If you're not one of the lucky licensees who are booked up months in advance for dining on Valentine's Day, now's the time to take action to ensure that your pub is full of couples eating and drinking with you on the big day.
Start by planning exactly what your Valentine's offering will be. Pubs with lots of dining covers might lean towards a special fixed menu to keep things manageable for the kitchen, with some kind of added-value offer such as a bottle of wine per couple or a violinist to help create a romantic atmosphere.
If your outlet is more drinks-led you could still link up with a caterer or use your kitchen to provide some kind of buffet. To attract couples looking for a proper night out, supplement this with a live band perhaps, or a prize draw to win a romantic mini-break for the 'wow' factor.
Couples will be prepared to pay a premium for their special night - but they will want value for their money in terms of special treatment, treats or entertainment. Decide on a tasteful decorative theme (no, the fairy lights from last Christmas won't do) and think about how this will work across table decorations, menus, floral displays and so on.
Getting the mood right might mean toning down some elements of your regular offering, such as switching the music to something suitably subtle and romantic or hiding all your highchairs for the evening.
Another option is to run a singles event to cater for all the singletons looking to enjoy themselves on a night traditionally dedicated to couples. You could offer speed dating (where couples spend just three minutes getting to know each other before moving on. You give compatible couples each other's email addresses the day afterwards) or simply host a more informal evening.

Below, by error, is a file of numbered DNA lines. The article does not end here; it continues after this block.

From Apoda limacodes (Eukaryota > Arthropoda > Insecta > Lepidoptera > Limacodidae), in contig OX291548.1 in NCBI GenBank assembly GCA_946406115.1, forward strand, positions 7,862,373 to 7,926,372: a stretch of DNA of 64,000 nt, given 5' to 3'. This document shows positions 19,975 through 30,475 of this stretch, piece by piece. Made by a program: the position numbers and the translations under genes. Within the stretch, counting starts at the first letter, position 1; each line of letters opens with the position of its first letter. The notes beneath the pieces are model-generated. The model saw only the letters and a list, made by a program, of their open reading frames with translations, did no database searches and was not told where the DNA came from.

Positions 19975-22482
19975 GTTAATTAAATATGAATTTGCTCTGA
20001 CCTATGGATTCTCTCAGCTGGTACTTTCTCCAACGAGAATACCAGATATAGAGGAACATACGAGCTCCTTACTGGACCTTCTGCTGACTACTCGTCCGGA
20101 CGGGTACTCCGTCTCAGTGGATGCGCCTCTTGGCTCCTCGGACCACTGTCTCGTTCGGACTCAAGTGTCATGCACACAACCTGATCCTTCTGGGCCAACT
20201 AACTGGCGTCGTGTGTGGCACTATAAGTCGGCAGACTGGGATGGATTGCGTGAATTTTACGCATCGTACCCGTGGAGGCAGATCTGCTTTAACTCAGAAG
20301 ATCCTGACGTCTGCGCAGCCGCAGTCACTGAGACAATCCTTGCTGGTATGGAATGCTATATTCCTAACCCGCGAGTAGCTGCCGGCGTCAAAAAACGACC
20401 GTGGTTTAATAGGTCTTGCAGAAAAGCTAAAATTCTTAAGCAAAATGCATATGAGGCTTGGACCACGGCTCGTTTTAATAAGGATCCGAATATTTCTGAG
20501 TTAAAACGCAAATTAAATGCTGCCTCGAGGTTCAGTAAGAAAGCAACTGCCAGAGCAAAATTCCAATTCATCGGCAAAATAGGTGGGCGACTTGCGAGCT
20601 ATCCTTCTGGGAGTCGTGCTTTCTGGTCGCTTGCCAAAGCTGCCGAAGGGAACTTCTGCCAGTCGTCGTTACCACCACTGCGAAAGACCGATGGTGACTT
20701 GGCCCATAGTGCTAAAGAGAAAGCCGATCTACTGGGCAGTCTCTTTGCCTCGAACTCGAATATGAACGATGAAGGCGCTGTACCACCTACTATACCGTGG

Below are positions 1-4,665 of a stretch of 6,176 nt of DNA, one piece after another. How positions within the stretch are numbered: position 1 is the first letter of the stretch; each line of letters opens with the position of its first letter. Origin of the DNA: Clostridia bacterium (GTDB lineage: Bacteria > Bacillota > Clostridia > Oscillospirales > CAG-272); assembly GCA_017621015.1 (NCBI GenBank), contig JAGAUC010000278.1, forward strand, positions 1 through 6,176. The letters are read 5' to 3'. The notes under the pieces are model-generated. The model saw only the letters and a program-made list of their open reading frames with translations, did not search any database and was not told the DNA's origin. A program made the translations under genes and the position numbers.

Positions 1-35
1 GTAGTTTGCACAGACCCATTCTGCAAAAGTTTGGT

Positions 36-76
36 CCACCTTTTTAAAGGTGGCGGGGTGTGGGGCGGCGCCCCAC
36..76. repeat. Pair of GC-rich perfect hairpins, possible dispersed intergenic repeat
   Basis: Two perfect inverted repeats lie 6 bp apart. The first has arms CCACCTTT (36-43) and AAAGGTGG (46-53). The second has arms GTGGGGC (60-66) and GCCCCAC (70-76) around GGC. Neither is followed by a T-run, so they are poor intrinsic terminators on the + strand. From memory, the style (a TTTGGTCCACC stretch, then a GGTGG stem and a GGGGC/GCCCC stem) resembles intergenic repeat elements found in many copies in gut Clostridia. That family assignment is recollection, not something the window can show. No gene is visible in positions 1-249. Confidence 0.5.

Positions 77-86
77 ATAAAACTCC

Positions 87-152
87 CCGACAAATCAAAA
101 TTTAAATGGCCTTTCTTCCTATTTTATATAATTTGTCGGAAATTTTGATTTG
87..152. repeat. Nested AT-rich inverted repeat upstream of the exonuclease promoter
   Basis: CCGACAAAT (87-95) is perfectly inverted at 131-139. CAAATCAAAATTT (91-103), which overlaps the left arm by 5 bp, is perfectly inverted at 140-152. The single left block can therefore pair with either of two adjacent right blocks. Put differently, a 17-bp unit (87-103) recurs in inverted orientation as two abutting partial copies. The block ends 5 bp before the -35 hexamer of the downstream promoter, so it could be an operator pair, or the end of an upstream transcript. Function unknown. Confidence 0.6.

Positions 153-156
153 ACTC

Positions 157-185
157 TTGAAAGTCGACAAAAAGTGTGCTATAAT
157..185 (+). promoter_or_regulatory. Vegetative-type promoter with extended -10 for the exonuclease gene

So now you know what your special Valentine's offering is going to be, you obviously need to get some bookings in.
Start closest to home and make sure your chalkboards carry details of the event and that your menu has an insert reminding diners to book early. It might be worth including some kind of incentive for advance bookings such as a free glass of champagne with their meal for couples who book before the end of January.
If your budget will stretch to it, most local papers will be carrying a 'where to dine for Valentines' supplement very soon.
If you do decide to advertise, make sure you make clear what your Valentine's dinner offer is, for example, "three-course dinner with bottle of wine and live entertainment for £54 per couple", and include a telephone number for bookings. Another option is to write a simple press release detailing your Valen-tine's event and make sure you send it to the appropriate person on your local paper.
If you have a customer database, mail them! It doesn't have to be expensive, a flyer or printed note on your pub's headed paper are fine so long as it looks professional and conveys the idea that you are holding an appropriately tasteful, romantic event. Make sure your staff know all about your Valentine's plans and are ready to really sell the event to customers. It might also be worth making sure your people are in the right frame of mind on the night, too - after all no-one wants their romantic dinner served by a blushing, giggling 16-year-old.
Finally, take a look at your back-bar and make sure your range of champagnes, sparkling wines and liqueurs are prominently on display to encourage couples to treat themselves to something special. This is also a great chance use flavoured vodkas to create themed cocktails that offer a great margin opportunity.
So with cupid's help, set your target for a profitable February 14.
Top tips for Valentine's Day
• Plan well ahead exactly what your Valentine's offer will be
• Use incentives to drive early bookings
• Tie up with other businesses looking to benefit from Valentine's Day
• Use your back-bar on the night to drive sales of celebratory treats like champagne and cocktails.
Gemma Teed is a strategic planner at marketing communications agency Brahm